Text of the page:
Static... How do I get rid of it?

I’m in the middle of programming a remake of the old SemiColon Software game Scarab of Ra and just finished the maze generator when I ran into this problem. This is pretty much my first OpenGL program so I don’t really know what I’m doing yet. Whenever I draw the maze and rotate the maze I see all this static like distortions along the edges of the maze. It goes away when I glDisable( GL_DEPTH_TEST ); but I don’t want to do that for obvious reasons. I think I know why it happens but I still don’t know how to fix it.

Does anyone know how I can work around this to make the image look more crisp?

Here are two pictures of the maze with the static like edges.

Thanks for the help.


Looks like z-fighting. That means the precision of your z-buffer is too low.

Try to request a 24/32 bit z-buffer or change your near and far clipping planes (1.0 and 100.0 may do the job).

Could you give me some code to work off of?
Thanks for the quick reply.


Looks like Z fighting. You may have to add an offset (See page 250-253 of the red book).

I would stay away from depth offset. It cause a lot of other problems, and does not always give you a good result. For near,far planes, look at your glOrtho or gluPerspective, or your func that produces the projection matrix. Look up its defenition and find where it says near and far plane. Then set near to 1, and far to some other value > 1. 16 bit depth is default and is usually fine unless you have a high count poly or are dealing with very small or very large numbers.

Ceige perhaps you can post your code how you are setting up the pixelformat (in case you set it up yourself and dont use glut or something alike) and your glFrustum() call.

P.S.: When posting code please use the code tags.

I’m using the SDL port of the NeheGL code. It seems to work well so I haven’t looked it over that carefully.

Here my resizeWindow() code if that helps. It has the gluPerspective() code in it.

/* function to reset our viewport after a window resize /
int resizeWindow( int width, int height )
Height / width ration */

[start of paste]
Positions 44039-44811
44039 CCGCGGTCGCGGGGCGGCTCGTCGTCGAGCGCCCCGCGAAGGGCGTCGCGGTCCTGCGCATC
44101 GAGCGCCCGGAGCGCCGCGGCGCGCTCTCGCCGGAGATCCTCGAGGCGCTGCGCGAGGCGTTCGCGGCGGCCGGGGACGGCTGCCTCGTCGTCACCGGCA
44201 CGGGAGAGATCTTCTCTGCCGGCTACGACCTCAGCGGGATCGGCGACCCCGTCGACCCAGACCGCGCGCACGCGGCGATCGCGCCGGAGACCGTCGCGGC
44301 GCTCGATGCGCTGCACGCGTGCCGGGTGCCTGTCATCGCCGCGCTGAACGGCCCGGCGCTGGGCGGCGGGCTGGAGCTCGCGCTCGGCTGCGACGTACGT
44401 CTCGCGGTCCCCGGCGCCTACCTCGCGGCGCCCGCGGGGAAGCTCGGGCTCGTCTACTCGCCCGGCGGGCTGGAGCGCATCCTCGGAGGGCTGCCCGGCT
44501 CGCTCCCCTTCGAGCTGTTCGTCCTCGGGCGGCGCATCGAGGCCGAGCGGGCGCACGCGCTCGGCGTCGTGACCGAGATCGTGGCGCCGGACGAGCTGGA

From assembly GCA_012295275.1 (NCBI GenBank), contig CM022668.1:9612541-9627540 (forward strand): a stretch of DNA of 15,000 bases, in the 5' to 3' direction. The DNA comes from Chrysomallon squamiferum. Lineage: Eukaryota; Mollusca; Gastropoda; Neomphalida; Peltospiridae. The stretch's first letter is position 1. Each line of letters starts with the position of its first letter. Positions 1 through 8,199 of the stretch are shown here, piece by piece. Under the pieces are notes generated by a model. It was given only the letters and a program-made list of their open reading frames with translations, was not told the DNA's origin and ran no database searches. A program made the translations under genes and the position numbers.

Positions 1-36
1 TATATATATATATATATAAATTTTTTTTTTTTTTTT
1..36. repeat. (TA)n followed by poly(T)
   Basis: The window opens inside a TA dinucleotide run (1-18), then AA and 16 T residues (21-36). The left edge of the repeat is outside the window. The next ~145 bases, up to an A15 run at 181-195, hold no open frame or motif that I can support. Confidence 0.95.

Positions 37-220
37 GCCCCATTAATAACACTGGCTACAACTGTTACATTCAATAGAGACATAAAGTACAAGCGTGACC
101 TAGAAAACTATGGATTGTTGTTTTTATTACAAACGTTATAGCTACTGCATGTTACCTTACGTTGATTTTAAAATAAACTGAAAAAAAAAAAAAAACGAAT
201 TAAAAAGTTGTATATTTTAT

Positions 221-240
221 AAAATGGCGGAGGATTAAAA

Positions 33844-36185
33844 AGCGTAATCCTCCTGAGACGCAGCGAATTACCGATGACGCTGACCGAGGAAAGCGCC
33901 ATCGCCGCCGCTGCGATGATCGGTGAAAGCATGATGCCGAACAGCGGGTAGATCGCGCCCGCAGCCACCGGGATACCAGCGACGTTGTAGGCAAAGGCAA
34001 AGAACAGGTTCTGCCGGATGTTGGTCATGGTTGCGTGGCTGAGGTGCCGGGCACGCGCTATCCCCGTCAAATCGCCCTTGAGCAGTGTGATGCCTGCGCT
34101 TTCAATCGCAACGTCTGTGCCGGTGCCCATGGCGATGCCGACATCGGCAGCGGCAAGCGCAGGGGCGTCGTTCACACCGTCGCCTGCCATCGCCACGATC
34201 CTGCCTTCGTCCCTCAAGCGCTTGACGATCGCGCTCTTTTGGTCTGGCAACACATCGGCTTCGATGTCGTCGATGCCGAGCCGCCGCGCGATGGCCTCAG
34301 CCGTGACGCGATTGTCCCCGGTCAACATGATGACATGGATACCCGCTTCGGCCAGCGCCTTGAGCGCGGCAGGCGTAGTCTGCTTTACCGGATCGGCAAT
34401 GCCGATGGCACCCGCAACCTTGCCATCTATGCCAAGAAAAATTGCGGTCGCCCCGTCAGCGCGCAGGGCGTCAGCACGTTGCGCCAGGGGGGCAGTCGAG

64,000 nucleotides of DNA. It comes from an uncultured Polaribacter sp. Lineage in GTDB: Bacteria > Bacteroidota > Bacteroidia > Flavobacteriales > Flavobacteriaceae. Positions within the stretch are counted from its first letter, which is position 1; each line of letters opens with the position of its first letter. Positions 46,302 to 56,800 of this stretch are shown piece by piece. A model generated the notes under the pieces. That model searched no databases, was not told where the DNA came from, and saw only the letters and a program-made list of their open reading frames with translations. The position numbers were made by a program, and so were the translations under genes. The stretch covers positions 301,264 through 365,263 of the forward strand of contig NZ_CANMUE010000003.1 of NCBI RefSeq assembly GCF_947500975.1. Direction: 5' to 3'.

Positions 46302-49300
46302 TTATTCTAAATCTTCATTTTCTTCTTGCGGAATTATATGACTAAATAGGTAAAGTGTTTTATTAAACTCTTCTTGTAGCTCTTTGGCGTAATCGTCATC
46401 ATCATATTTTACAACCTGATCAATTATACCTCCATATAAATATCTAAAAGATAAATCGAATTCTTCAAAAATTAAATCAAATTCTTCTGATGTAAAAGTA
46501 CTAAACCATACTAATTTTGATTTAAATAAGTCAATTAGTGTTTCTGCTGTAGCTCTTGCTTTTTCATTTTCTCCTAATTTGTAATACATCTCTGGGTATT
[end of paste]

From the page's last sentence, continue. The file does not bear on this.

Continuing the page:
GLfloat ratio;

/* Protect against a divide by zero */
if ( height == 0 )

height = 1;

ratio = ( GLfloat )width / ( GLfloat )height;

/* Setup our viewport. */
glViewport( 0, 0, ( GLint )width, ( GLint )height );

 * change to the projection matrix and set
 * our viewing volume.
glMatrixMode( GL_PROJECTION );
glLoadIdentity( );

/* Set our perspective */
gluPerspective( 45.0f, ratio, 0.1f, 100.0f );

/* Make sure we're chaning the model view and not the projection */
glMatrixMode( GL_MODELVIEW );

/* Reset The View */
glLoadIdentity( );

return( true );


[This message has been edited by ceige (edited 03-19-2004).]

gluPerspective( 45.0f, ratio, 0.1f, 100.0f );

So looking at the definition of gluPerspective my near values are .1 and my far values are 100. Is that not a big enough of a range? Is that really the problem here?

The problem propably is that the range is too big to be stored completely in the z-buffer.

Try setting the near plane as far away possible without cutting away any geometry (I would try 1.0). You may also move the far plane in, but usually moving the near plane out works better.

All right, I’ll try that suggestion.

Just wondering though…
What exactly are the near and far planes? What do they mean?

I’ve done a couple more google searches for research and I’ve got a better idea now of what I’m dealing with.

The program I’m working on generates mazes. The way it’s set up is with cells for each room in the maze. When two or more cells are right up against one another, as they generally are, they share walls.

I understand that because there are two walls so close together it is causing z-fighting or flimmering which can be fixed by changing the near and far plane values.

But my walls share the same area in space!
Can that be fixed by changing the near and far values?

I could just reconfigure my maze code to only draw one of the walls but I still want to know the answer to my question just in case.

if they really are drawn in exactly the same place, it seems unlikely that any amount of z-buffer precision can help you. Honestly .1 to 100 is a pretty small range to begin with. I would definitely see if you can avoid drawing walls on top of one another.

Originally posted by ceige:
But my walls share the same area in space!

Make sure you turn on back face culling.